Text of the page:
This novel was a good intro to his world and his style. The New Yorker setting came through with a strong sense of authenticity and Older’s affection for the place was obvious on the page. The people too. In many ways this is a tribute to the grimier parts of NY’s boroughs, the alleys and bodegas, the clusters of community, the street celebrations, the hidden bars and the sense of having tourists and others intrude on your place like it’s some sort of urban cultural safari.

The plot was solid, taking a few turns at speed without ever really giving you the feeling that you’d lose a sense of where it was all going. In that regard there was a sense of safety or familiarity at work. Carlos’ half-resurrection was a cool concept, as was the ghostly world overlaid on the living world. Older introduces some cool concepts and gets creative with some of the tropes and cliches that the genre offers. He controls the tension well, and the climactic battle(s) fought almost simultaneously in different worlds are well-handled.

If you’re looking for some urban fantasy with ghosts, sword-fights, otherworldly conspiracy and world-saving that starts local, this is for you.

Home (Binti #2) by Nnedi Okorafor

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The sequel to ‘Binti’ (which I read and enjoyed last year) picks up almost immediately after the end of its predecessor. Binti is settled into the University now, but things haven’t been easy and she hasn’t integrated as well as she would have liked. Okorafor treats the trauma Binti carries with respect and she fleshes-out and realises that sense of dislocation, of homesickness. As someone who left a rural home to come to a large metropolitan university, that resonated with me. Binti, of course, first of her kind and survivor of the horrors in Book 1, has more to deal with and decides to head home and reconnect with her roots.

This novella gives much more depth to Binti’s world (galaxy?) and to her character. She is changing, and those changes add to her but also strip away parts of her foundation. She is desperate to reconnect with her family and the life she once had, but struggles to return to things as they once were, because they are no longer like that, and she is no longer as she was.

An unexpected quest leads her deeper into self-discovery and reveals secrets of her parentage and ancestry, challenges assumptions she had made about her world and her place in it. Throughout the story, Okorafor keeps the focus tightly on Binti and her inner struggles, even as the world around her unfolds. She also elevates to role of culture and spirituality, and allows these elements of Binti to co-exit with her scientific and mathematical strengths, indeed for these different world views to be complementary and mutually-beneficial.

I’d recommend this to anyone interested in seeing where modern Sci-Fi is heading.

(Recent side note: another of Okorafor’s novels, ‘Who Fears Death’, recently picked up for TV with an Executive Producer who is famous for some show about thrones and games).

Annihilation (Southern Reach #1) by Jeff VanderMeer

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This novel has been getting a little buzz (and will get more in coming months) as a Hollywood film version is being made. In part I wanted to read this before the film came out, but I didn’t really need that excuse. I read ‘Finch’ some time ago and since then have been meaning to dive deeper into VanderMeer’s worlds.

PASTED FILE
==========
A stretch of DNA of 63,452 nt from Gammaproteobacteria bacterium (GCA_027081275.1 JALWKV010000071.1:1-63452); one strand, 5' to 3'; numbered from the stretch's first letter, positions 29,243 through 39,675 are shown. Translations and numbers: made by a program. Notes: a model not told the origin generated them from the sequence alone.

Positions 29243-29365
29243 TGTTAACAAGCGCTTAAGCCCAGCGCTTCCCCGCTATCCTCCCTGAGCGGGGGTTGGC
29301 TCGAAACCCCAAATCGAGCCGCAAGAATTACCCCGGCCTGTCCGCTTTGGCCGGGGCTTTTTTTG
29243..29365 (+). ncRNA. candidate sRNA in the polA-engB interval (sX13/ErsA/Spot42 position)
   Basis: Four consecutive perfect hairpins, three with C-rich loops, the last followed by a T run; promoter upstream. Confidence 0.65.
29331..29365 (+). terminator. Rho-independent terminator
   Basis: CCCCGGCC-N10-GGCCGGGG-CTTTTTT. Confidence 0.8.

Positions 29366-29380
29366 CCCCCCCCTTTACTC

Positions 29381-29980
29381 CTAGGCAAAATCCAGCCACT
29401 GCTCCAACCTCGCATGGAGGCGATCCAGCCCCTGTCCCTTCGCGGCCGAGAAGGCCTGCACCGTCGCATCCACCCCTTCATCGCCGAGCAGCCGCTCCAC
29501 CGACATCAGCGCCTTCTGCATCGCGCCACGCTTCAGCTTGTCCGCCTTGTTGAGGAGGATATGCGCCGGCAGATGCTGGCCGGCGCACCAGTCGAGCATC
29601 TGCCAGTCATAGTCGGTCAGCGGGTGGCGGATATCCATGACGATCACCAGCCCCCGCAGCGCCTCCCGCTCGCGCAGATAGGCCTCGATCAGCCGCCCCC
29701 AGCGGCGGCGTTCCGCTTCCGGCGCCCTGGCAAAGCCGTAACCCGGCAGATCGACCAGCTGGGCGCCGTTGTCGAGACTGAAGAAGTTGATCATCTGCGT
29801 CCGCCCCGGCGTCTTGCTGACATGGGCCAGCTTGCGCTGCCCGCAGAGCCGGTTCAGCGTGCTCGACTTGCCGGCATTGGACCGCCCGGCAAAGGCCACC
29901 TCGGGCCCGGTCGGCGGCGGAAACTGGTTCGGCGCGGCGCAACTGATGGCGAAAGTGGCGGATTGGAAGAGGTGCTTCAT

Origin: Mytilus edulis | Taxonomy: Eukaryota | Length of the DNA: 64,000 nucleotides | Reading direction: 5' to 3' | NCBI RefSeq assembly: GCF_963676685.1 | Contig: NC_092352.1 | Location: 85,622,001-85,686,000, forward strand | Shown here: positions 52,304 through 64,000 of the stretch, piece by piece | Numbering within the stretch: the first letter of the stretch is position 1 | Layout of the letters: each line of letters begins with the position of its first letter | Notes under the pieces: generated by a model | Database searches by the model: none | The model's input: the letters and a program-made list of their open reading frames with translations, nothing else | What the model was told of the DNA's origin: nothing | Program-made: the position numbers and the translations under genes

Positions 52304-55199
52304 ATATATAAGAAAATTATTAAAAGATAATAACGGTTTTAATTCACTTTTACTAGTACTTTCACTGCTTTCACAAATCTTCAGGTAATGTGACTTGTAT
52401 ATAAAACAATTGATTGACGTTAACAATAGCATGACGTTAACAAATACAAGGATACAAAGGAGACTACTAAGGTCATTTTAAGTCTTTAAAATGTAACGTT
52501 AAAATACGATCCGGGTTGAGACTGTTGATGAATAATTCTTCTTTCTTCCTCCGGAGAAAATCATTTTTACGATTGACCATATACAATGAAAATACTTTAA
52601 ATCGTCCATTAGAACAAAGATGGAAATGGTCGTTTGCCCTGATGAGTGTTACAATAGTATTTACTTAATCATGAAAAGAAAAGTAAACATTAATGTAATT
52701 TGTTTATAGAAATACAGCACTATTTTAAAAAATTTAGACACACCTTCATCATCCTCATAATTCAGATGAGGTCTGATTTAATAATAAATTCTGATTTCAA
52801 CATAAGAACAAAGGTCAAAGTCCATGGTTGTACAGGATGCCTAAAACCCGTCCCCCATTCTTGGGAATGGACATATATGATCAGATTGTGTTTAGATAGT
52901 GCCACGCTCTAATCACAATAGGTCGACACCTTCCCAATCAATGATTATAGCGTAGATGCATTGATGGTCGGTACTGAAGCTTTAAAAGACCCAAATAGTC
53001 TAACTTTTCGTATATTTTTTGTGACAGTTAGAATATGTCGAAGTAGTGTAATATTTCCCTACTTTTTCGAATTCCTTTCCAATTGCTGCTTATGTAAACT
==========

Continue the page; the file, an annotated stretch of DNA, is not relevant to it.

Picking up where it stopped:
This is sufficiently ‘Weird’ and VanderMeer handles the weirdness with relish. The characters are kept anonymous, including the protagonist whom we know only as The Biologist. She guides us through her entry to the Southern Reach as best that she can, given the shifting sense of the place and the uncertainty and unreliability of her own senses, the influence of hypnosis and other less explicable factors.

VanderMeer doesn’t explicate too much, which is a welcome decision. The reader is left to piece things together, decide who to trust and how much. It’s a book in which you, as reader, must be an active participant. Making meaning from the fragments and clues and hints. As anyone familiar with VanderMeer’s work might expect, the novel delivers fungi, dysmorphic bodies, impossible mysteries and the central (unresolved) question of what it means to be human and how the line between the Human and the Other might be blurred.

I’d recommend this to anyone willing to walk a few steps through the darkness and investigate the strange things they find as their eyes adjust.

All Systems Red (Murderbot Diaries #1) by Martha Wells

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This Tor novella was a great advertisement for the strengths of the form. Wells gives us our narrator in first person very quickly, building an amazing amount of world- and character-building into an economical opening without expository dump. She hints at a much larger world and a rich history for the character, but is very disciplined in keeping her focus on the story she is here to tell.

That story is great. A self-described ‘Murderbot’ (possibly a reprogrammed human, possibly a cyborg more machine than flesh), overcomes its control protocols and discovers a love of soap operas and personal freedom. The Murderbot is a sympathetic, snarky, and very enjoyable character.

Wells handles the action elements well, with sparse but evocative description which doesn’t bog down in the minutiae. She is also able to reveal her human characters slowly through the Murderbot’s narrative lens. The agency of the Murderbot is the crucial question here, and Wells maintains that agency right through to a very satisfying end.

River of Teeth (River of Teeth #1) by Sarah Gailey

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This Alt-History Adventure/Heist has one of the best set-ups I’ve come across in a long time. It’s the early-20th Century in the southern states of the young US of A and some enterprising types have taken to importing African Hippopotamuses and farming them along the Mississippi River and the swamps and bayous of Louisiana. Of course, the life of a Hippo (‘Hop’) Rancher is a hard-scrabble one and former-rancher turned general ne’er-do-well Winslow Remington Houndstooth has a scheme (“It’s not a scheme!”) to make some money moving on some feral Hops. A side-order of revenge is quite the motivator too.